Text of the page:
Havre de Grace. -- It used to be that the National Audubon Society was for the birds. That's not really true any more, and it's causing some serious problems, not least for the Society. It's also at the heart of a full-blown institutional identity crisis.Bird-watchers created the Society, and made it America's first great conservation organization. Writing in 1985 in commemoration of the 200th anniversary of the birth of John James Audubon, the Society's president, Russell Peterson, noted that "so many bird-watchers, from Teddy Roosevelt to Rachel Carson, have spearheaded the environmental movement."
NEWS
By Tricia Bishop and Peter Hermann | June 27, 2012
Barry H. Landau, the once-esteemed collector of presidential memorabilia, was sentenced seven years in federal prison Wednesday for stealing thousands of historic documents from archives and libraries in Baltimore and up the East Coast. The 64-year-old was also ordered to pay roughly $46,000 in restitution. No sentencing date is yet set for his 25-year-old accomplice, Jason James Savedoff, who, like Landau, has pleaded guilty to theft of major artwork and conspiracy charges. More than 10,000 “objects of cultural heritage” worth more than $1 million - including letters signed by George Washington, John Hancock, John Adams, Karl Marx, Marie Antoinette and Napoleon Bonaparte - were recovered from Landau's Manhattan apartment, according to court records.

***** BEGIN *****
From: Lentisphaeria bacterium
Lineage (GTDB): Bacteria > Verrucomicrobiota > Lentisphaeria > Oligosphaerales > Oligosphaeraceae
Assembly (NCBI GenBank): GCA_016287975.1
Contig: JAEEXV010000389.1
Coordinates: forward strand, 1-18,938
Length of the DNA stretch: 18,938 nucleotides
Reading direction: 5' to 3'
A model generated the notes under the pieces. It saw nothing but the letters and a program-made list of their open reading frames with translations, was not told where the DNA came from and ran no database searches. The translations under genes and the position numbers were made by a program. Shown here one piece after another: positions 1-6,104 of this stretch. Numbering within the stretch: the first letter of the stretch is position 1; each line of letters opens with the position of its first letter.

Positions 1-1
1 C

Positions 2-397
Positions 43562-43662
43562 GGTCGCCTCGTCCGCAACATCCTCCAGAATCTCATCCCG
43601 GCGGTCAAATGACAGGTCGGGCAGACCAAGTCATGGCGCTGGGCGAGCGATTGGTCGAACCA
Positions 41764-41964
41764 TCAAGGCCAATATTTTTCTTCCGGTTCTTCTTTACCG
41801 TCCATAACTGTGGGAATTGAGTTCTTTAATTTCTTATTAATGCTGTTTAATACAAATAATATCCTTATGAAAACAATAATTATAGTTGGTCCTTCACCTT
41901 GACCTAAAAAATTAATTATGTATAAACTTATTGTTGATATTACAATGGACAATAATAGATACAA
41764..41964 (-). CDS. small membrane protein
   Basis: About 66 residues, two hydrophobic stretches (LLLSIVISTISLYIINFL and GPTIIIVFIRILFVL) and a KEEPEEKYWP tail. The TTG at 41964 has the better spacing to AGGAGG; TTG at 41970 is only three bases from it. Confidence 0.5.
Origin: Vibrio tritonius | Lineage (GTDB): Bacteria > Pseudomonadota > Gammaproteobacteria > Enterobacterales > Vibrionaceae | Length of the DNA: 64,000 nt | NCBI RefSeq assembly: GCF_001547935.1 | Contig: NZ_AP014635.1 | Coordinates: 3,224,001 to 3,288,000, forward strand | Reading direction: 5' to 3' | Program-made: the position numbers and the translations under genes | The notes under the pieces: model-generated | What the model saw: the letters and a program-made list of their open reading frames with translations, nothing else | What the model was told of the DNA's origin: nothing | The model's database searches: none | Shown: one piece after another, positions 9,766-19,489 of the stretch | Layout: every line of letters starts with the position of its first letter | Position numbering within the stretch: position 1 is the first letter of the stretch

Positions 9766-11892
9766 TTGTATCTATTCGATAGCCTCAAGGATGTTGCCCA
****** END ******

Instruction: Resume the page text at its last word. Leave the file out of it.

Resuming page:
NEWS
By Frank Bruni and Frank Bruni,Knight-Ridder News Service | March 20, 1994
Over the past decades, short stories in general have grown almost maddeningly opaque and minimalist: Relax your eyes for a single phrase and you're likely to miss the meaning of a piece. John Hersey didn't succumb to this trend. If he had, he would never have produced a volume as lively, touching and compulsively readable as "Key West Tales."The best stories here -- and there are three or four gems -- are classically structured, with clear points of tension, a building sense of urgency and an outcome that answers just about all of a reader's questions.